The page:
Every computer and phone comes with a certain amount of internal storage, which is the permanent record of all the ones and zeros that make up the software and files on your devices. It’s the home of Windows, macOS, Android, or iOS, as well as all the apps and programs you’re using. That also means you’ll never be able to access all the storage on a device, because its operating system is going to take up some of the room.
Again, the more the better, though cloud services and the likes of Spotify and Netflix have made internal storage (sometimes called local storage) less important than it once was. When upgrading, it’s best to get more than you think you’ll need, and looking at the remaining memory on your old devices should give you some idea of what’s appropriate.
You can always add external storage later on—external hard drives and USB drives (for computers) or memory cards (for certain smartphones). If you’ve gone for a cheaper phone with limited internal storage, you might be able to add more room this way, but check first—phones like the Apple iPhones and Google Pixels don’t let you go beyond what they were built with.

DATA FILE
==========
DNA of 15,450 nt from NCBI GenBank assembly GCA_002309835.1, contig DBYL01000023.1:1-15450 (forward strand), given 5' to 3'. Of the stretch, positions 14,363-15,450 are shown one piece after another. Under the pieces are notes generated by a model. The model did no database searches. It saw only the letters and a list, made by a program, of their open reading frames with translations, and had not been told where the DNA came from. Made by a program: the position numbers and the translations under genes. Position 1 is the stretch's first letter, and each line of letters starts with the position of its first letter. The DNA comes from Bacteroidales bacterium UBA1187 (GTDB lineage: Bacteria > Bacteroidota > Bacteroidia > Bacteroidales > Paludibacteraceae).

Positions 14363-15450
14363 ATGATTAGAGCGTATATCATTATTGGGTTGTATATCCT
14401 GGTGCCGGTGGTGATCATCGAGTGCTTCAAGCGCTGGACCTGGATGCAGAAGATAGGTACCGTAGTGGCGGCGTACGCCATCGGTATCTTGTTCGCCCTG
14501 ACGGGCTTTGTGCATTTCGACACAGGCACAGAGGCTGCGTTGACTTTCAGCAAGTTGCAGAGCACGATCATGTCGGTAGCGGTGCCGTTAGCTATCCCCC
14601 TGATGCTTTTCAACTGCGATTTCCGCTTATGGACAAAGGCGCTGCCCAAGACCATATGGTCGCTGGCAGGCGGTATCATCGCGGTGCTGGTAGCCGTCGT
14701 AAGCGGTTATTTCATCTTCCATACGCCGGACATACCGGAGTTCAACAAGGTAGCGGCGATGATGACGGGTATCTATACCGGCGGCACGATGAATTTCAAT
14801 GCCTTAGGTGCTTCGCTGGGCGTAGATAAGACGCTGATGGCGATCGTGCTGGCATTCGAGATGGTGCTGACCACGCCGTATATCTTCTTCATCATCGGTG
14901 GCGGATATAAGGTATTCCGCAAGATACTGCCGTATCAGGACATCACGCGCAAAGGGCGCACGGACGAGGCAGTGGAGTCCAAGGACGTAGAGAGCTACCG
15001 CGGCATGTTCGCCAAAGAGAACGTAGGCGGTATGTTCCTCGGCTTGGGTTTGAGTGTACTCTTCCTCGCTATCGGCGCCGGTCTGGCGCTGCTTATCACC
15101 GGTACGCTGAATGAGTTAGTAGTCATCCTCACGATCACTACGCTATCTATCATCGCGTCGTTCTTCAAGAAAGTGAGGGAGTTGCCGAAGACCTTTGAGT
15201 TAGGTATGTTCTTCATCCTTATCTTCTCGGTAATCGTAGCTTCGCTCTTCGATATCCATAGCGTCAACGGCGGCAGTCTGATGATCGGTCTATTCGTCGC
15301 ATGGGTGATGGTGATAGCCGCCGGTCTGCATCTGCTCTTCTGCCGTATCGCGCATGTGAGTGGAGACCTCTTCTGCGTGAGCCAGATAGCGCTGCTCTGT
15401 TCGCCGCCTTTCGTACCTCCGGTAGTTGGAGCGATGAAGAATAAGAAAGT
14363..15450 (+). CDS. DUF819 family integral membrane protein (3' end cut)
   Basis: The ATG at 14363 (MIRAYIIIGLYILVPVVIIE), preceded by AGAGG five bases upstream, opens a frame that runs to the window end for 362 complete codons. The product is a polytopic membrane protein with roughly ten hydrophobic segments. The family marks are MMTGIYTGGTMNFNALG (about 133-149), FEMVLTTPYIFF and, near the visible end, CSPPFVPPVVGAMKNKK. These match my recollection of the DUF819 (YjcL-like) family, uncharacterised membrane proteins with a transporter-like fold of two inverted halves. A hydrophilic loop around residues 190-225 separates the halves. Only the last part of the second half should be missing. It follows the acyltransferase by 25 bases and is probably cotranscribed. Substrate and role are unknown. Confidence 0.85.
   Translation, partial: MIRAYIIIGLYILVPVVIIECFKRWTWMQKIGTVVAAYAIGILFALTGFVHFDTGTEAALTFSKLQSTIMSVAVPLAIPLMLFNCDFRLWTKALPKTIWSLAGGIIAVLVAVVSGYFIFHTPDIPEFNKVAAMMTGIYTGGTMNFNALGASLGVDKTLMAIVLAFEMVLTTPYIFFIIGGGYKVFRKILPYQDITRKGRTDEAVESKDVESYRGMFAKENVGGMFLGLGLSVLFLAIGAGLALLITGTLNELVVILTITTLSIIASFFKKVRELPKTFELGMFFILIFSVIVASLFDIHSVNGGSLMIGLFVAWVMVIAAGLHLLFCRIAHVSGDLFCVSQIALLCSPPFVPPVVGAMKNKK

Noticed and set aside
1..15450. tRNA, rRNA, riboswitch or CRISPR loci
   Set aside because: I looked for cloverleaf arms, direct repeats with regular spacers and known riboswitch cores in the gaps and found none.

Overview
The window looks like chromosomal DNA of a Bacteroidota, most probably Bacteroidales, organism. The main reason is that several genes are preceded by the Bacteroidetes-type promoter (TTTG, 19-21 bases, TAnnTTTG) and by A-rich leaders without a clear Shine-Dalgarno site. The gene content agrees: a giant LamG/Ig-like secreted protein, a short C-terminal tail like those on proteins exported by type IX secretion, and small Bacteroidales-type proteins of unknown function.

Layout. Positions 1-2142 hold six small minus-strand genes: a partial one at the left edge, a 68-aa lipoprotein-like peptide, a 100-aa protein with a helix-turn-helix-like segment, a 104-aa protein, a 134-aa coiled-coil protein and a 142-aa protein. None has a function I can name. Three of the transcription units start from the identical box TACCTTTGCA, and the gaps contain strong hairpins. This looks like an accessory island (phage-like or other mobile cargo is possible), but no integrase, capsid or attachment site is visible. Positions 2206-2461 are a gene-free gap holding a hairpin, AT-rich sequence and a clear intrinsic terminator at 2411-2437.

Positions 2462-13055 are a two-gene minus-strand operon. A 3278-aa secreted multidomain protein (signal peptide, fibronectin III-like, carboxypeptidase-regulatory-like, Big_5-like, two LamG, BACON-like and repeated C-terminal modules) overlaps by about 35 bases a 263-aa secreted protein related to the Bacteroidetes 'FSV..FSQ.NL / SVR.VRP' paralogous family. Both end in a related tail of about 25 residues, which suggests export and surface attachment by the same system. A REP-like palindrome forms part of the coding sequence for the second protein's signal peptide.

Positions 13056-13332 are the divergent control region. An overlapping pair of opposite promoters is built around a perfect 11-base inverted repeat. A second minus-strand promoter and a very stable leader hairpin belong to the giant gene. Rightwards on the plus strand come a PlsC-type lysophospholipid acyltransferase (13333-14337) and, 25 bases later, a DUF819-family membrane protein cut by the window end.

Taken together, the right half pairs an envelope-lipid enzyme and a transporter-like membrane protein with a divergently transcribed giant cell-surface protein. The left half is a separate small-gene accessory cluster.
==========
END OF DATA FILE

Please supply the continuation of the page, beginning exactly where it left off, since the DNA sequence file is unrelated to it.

To give you a rough idea of how much storage you may need, movies are around 4 to 6GB when downloaded in 720p HD from iTunes. All but the most budget phones on the market right now start you off on 32GB of internal storage, while laptops and desktops usually start at 128GB.
GPU (graphics processing unit)